Tyrosine phosphatase SHP2 increases cell motility in triple-negative breast cancer through the activation of SRC-family kinases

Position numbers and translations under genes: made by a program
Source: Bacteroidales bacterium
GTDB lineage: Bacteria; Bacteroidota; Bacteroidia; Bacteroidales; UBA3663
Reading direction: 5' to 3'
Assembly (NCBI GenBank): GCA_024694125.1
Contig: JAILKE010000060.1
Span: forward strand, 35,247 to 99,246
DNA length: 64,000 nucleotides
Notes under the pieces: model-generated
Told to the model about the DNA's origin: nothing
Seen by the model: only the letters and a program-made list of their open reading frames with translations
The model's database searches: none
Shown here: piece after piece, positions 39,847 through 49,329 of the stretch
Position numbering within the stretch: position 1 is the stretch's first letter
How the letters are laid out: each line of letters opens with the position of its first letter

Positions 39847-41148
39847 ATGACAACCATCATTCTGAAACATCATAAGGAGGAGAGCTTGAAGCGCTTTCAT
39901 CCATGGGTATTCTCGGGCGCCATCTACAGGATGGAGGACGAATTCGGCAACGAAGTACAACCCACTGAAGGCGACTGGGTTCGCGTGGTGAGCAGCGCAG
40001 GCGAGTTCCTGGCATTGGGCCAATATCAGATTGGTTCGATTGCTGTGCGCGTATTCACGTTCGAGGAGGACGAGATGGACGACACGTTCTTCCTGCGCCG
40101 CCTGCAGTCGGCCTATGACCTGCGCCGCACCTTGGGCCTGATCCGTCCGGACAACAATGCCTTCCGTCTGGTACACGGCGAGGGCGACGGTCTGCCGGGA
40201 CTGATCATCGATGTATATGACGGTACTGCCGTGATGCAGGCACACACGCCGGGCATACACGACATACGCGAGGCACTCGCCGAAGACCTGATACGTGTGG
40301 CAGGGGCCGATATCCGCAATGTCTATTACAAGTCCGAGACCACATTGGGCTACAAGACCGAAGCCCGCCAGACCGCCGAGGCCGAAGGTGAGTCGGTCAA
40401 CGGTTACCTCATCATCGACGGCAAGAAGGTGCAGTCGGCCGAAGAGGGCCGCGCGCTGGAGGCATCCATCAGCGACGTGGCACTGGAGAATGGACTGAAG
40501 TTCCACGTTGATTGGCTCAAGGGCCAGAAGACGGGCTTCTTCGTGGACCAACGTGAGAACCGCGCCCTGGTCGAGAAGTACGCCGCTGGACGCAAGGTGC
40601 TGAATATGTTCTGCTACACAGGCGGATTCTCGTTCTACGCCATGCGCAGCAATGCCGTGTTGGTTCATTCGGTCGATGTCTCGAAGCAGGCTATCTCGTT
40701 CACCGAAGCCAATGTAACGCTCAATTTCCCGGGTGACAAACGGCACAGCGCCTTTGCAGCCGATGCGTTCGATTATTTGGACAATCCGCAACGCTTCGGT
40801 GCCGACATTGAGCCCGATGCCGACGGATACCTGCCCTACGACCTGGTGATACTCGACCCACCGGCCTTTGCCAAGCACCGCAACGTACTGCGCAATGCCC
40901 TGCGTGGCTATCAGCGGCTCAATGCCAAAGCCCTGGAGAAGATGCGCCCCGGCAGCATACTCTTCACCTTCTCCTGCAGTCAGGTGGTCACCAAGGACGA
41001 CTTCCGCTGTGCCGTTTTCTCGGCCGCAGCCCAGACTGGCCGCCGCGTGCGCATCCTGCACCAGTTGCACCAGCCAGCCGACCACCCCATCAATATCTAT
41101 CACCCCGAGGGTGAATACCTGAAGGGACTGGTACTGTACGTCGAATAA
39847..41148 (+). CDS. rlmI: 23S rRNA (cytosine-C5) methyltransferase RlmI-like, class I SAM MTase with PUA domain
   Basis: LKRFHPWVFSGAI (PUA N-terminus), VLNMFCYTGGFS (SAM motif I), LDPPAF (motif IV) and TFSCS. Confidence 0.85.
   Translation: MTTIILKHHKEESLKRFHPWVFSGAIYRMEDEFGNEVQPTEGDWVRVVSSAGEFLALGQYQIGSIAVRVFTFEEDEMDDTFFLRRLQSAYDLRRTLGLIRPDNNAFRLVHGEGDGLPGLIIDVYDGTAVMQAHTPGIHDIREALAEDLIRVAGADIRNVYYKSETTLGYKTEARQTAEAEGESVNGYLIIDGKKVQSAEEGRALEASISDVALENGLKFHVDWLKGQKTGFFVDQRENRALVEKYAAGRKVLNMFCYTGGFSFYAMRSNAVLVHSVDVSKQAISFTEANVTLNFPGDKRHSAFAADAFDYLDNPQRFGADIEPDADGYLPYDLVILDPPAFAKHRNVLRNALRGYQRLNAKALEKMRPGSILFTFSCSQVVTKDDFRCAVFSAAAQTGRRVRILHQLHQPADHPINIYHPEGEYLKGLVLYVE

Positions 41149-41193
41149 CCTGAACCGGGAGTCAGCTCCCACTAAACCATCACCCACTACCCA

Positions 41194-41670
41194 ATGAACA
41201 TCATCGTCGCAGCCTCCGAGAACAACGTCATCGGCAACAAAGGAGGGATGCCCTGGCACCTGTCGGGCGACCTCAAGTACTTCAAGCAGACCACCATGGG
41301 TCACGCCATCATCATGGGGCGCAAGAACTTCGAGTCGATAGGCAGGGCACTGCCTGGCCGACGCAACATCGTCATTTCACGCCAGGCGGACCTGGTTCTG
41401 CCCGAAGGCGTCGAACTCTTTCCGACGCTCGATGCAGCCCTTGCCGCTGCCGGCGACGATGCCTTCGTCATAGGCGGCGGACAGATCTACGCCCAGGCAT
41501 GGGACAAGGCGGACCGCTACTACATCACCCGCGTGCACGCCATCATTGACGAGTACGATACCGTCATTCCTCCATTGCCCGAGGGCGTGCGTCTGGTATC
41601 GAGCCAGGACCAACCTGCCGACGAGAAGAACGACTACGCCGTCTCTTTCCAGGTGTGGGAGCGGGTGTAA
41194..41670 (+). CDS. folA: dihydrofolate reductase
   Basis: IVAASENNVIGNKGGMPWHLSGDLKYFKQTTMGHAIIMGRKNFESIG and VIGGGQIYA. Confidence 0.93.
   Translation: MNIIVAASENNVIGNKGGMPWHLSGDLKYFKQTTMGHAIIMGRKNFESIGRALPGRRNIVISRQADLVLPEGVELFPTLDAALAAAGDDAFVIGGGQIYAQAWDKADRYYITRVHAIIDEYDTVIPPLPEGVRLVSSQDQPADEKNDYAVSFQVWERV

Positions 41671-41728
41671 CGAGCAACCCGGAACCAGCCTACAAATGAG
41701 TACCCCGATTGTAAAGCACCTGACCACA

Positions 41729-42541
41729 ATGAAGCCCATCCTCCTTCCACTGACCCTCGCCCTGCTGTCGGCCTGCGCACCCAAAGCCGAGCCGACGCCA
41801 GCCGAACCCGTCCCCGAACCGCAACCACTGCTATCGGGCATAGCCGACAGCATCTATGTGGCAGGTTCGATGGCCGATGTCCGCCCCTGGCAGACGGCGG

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Tumor cell migration has a fundamental role in early steps of metastasis, the fatal hallmark of cancer. In the present study, we investigated the effects of the tyrosine phosphatase, SRC-homology 2 domain-containing phosphatase 2 (SHP2), on cell migration in metastatic triple-negative breast cancer (TNBC), an aggressive disease associated with a poor prognosis for which a targeted therapy is not yet available. Using mouse models and multiphoton intravital imaging, we have identified a crucial effect of SHP2 on TNBC cell motility in vivo. Further, analysis of TNBC cells revealed that SHP2 also influences cell migration, chemotaxis and invasion in vitro. Unbiased phosphoproteomics and biochemical analysis showed that SHP2 activates several SRC-family kinases and downstream targets, most of which are inducers of migration and invasion. In particular, direct interaction between SHP2 and c-SRC was revealed by a fluorescence resonance energy transfer assay. These results suggest that SHP2 is a crucial factor during early steps of TNBC migration to distant organs.

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